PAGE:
Mary Queen of Scots: unfortunate victim of male politics and Elizabethan intrigue or incorrigible murderess and plotter?
Mary Stuart is a figure who has divided opinion from the very moment of her birth to the present day. Born in 1542, she became Queen of Scotland at the age of just six days. Mary spent much of her adolescence in France, culminating in a brief reign as Queen Consort to Francis II, ending with the latter’s death in 1560. Thus, Mary was a widow at the age of eighteen.
Her mother had died just months before her husband, and with her passing the regency of Scotland had transferred to Protestant reformer John Knox and Mary’s half-brother James Stewart. In 1561, Mary departed for Scotland, where her reign began well enough, but soon become embroiled in political wrangling and religious disagreements, the Queen’s Catholic faith being at odds with the newly-established Protestant religion, although Mary sought to achieve religious tolerance.
The question of suitable suitors for her second marriage soon arose; Mary used her royal prerogative to make her own – most unsuitable – choice in Henry Stuart, Lord Darnley, her cousin and a fellow-claimant to the English throne; their child would inherit the thrones of England and Scotland in the event of Queen Elizabeth I dying childless. Mary and Darnley were wed in 1565. The marriage proved disastrous – Darnley was vain and self-obsessed, and Mary’s infatuation with him soon waned – and sparked a chain of events that would lead to Mary’s downfall. In 1566, her secretary and favourite, the Italian David Riccio, was dragged from her supper table and stabbed to death by Darnley and a group of nobles. Mary was around six months pregnant at the time, her son, the future James VI of Scotland and I of England, being born in June.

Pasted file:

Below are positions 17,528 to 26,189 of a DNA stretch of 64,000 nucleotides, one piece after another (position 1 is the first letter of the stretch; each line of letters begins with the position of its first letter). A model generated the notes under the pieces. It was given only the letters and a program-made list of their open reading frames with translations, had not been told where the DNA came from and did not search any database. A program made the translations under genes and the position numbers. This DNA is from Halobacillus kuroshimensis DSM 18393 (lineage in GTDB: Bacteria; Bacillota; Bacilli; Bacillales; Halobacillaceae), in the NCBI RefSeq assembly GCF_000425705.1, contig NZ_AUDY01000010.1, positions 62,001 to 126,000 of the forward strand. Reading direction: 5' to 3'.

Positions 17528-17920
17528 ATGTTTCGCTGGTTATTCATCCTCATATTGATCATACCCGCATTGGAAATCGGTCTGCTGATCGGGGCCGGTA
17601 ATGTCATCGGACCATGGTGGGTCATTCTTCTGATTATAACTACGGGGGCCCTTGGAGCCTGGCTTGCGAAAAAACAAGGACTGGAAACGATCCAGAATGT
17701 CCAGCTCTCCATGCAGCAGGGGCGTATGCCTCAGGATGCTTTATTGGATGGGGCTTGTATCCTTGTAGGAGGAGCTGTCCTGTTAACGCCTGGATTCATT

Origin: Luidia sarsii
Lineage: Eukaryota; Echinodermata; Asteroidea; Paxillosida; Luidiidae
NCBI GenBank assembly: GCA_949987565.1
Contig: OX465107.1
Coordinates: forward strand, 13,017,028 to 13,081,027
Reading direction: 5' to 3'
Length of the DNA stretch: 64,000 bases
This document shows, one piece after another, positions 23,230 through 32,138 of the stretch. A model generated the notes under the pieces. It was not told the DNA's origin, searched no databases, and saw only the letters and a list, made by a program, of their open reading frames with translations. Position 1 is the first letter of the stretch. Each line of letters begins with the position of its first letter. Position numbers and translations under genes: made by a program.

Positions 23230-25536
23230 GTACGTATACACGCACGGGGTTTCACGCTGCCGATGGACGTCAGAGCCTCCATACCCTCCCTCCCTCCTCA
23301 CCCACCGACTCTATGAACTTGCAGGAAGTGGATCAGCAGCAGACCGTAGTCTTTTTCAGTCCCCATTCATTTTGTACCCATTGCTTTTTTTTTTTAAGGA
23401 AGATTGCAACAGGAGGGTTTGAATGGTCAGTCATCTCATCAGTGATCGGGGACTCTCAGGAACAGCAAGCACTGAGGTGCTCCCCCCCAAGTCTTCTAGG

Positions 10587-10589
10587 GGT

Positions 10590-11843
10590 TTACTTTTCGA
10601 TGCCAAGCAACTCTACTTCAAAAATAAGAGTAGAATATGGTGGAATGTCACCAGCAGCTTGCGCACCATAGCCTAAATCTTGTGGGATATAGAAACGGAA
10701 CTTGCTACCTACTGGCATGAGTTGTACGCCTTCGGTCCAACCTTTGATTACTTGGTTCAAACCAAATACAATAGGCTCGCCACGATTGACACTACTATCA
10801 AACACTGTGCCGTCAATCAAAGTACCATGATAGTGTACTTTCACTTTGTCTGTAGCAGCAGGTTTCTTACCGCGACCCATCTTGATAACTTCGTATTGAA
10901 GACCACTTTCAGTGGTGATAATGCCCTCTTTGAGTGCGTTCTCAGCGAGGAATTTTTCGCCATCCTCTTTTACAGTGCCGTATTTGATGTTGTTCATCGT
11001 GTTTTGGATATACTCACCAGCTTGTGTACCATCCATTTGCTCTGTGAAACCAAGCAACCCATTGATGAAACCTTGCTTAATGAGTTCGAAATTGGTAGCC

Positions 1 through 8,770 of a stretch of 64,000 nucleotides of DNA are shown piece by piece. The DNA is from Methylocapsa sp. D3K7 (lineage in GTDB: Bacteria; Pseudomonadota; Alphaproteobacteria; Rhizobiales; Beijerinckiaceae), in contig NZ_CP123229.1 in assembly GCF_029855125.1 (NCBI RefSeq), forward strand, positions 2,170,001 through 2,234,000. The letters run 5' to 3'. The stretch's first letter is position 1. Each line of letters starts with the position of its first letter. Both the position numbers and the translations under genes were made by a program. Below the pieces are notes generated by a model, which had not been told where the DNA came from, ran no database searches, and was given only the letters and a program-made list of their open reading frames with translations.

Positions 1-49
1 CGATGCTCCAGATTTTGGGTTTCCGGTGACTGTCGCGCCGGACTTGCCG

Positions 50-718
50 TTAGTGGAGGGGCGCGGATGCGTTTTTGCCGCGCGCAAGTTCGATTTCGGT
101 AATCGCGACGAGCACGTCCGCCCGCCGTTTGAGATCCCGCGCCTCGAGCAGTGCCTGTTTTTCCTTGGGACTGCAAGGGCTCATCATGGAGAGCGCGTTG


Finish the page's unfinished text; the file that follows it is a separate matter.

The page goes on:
Within a year Darnley had been murdered, strangled to death after escaping an explosion of gunpowder at his dwelling in Kirk o’Field, Edinburgh. Mary and the Earl of Bothwell were both implicated as the perpetrators, their reputations damaged further by the abduction of the former by the latter, and their subsequent marriage in 1567. The two were forced to take up arms against a contingent of rebel nobles, and were defeated at Carberry Hill. Bothwell fled and Mary was little more than a prisoner, conveyed from Edinburgh to the remote castle of Lochleven. Whilst interned there, her infant son was crowned King of Scotland, with her half-brother Moray resuming his role as regent. Mary escaped in 1568, crossing the border and appealing to her cousin Queen Elizabeth for sanctuary in England. In reality, Mary had exchanged one prison for another; she would be incarcerated for the following nineteen years, until her execution in 1587. But that is another story …
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For portraits of Mary, Queen of Scots, visit the National Portrait Gallery in London, either in person or on their website
For more information on Mary Queen of Scots, I would recommend Antonia Fraser’s biography, Mary Queen of Scots (1969), available from bookshops or online (such as from Amazon)